Overall, I think what has worked for us in Canada, is that we’ve been willing to take on new partnerships and we’ve been very strategic about how we’ve chosen our targets. We’ve chosen politically attainable goals that maximize impact on health. We’ve chosen our messengers very carefully, using doctors and nurses as the public face of a lot of multidisciplinary arguments. We are very explicitly non-partisan in everything that we do. The key element of our work on coal phase-out was a partnership with the Pembina Institute, an incredible evidence-based think tank that employs lawyers, economists, energy specialists, communications specialists. So when we produced reports together, we were able to present policymakers with an entire argument: i.e. if you phase out coal and move to X mix of other energy-production, it will save you Y lives, which translates into Z monies. That’s what policymakers need in order to themselves make arguments for change.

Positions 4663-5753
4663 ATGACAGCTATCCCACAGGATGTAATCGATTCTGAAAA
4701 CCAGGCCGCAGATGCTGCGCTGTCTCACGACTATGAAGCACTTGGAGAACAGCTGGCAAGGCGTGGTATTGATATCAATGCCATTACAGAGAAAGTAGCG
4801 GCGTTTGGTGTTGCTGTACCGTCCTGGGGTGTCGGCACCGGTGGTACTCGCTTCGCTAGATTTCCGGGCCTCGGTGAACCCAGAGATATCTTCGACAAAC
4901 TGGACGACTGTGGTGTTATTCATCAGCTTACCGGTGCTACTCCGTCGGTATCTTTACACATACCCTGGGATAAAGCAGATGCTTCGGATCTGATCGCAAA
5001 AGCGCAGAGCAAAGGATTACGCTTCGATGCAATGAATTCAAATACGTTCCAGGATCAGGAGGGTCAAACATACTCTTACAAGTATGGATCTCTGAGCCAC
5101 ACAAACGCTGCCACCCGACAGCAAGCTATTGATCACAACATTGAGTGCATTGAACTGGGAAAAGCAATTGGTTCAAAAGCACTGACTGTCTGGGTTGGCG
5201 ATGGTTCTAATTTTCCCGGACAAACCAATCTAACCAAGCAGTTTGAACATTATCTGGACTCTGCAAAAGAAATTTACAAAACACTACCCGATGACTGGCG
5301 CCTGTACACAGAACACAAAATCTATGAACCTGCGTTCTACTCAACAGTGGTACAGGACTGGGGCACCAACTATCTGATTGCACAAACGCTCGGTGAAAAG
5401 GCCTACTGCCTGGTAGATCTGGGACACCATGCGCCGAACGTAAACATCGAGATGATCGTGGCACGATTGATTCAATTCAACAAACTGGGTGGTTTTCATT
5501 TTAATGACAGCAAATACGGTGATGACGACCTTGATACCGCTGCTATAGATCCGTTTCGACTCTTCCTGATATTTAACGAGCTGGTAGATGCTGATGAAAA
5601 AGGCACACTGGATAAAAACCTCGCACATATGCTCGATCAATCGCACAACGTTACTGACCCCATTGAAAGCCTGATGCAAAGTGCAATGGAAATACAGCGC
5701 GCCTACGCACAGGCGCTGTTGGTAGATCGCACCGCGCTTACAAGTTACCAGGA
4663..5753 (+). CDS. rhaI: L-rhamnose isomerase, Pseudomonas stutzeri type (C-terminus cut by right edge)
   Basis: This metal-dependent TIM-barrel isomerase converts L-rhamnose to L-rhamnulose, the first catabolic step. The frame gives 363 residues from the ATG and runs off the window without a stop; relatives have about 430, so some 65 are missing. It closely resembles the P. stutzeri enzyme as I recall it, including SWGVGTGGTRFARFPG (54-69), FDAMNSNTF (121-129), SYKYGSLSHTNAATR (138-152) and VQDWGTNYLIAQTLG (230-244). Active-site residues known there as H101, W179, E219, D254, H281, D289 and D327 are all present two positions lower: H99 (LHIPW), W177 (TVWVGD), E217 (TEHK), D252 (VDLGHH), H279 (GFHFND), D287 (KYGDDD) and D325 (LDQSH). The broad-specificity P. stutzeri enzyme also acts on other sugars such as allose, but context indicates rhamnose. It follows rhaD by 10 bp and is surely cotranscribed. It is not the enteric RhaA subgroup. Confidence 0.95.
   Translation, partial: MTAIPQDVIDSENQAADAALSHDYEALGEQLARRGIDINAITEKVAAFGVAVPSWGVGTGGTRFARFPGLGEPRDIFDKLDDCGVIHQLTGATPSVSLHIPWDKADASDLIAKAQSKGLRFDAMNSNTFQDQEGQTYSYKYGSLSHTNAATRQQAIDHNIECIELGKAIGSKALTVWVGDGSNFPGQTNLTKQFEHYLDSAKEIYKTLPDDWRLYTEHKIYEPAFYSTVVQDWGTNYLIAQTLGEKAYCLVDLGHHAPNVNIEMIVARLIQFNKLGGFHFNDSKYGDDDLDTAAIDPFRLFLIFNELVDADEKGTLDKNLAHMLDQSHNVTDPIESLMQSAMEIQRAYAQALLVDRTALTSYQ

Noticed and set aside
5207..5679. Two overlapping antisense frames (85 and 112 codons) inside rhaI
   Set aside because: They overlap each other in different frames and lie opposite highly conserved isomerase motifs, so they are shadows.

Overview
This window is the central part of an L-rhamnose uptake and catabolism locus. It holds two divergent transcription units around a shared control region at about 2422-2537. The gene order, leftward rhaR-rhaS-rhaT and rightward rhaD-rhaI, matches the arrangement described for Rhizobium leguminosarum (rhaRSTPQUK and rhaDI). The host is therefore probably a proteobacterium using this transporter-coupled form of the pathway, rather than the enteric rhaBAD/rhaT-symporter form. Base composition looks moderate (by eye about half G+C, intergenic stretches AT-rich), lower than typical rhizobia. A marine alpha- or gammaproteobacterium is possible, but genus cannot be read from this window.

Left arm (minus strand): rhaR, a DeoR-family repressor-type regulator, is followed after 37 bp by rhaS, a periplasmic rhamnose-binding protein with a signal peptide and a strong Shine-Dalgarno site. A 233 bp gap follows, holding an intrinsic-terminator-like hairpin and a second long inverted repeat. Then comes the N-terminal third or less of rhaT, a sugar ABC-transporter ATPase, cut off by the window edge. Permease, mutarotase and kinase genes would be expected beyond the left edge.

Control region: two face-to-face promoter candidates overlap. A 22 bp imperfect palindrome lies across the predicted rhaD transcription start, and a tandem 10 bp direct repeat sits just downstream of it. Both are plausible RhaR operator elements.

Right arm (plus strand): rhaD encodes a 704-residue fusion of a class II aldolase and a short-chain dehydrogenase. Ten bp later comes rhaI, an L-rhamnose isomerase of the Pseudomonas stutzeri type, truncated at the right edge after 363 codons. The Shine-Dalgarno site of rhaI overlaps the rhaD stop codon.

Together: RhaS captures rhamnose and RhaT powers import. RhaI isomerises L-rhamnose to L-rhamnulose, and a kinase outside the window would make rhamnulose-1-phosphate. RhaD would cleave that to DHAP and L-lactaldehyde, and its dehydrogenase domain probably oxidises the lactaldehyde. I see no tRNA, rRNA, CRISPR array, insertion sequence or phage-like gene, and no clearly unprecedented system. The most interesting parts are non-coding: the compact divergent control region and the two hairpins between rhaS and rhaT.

It’s all about pulling together for the sake of everyone’s health. At our best, we approach with a real sense of openness in humanity. There is one lovely person on a board I sit on who doesn’t really believe in anthropogenic climate change. I think she’s great, and I think she would say the same about me. We’ve had a ton of conversations and we’ve had to agree to disagree, but we can work productively together on most things. I think we have to recognize that pretty much everybody just wants the best for their kids, and that just looks different depending on who you are and what your job is. In many cases, people don’t know what they don’t know about the impacts of climate change on health and health systems, and once they understand that it’s about more than the polar bears, their motivation completely changes. As a health community, we also haven’t done a good job at connecting the conversation around the ecological determinants of health to the one around the social determinants of health. We need to be at the front of the pack calling for a Just Transition. When we ask that fossil fuel subsidies be eliminated, we can ask that those monies be redirected to supporting workers in transitioning to a clean energy economy. Just trying to see the world through other eyes helps us to understand what the very real barriers are for people to transition to a new way of putting food on the table for their kids. Once we better understand, we can ask for those solutions as well. In general, looking for common ground and communicating in a non-confrontational way is super important.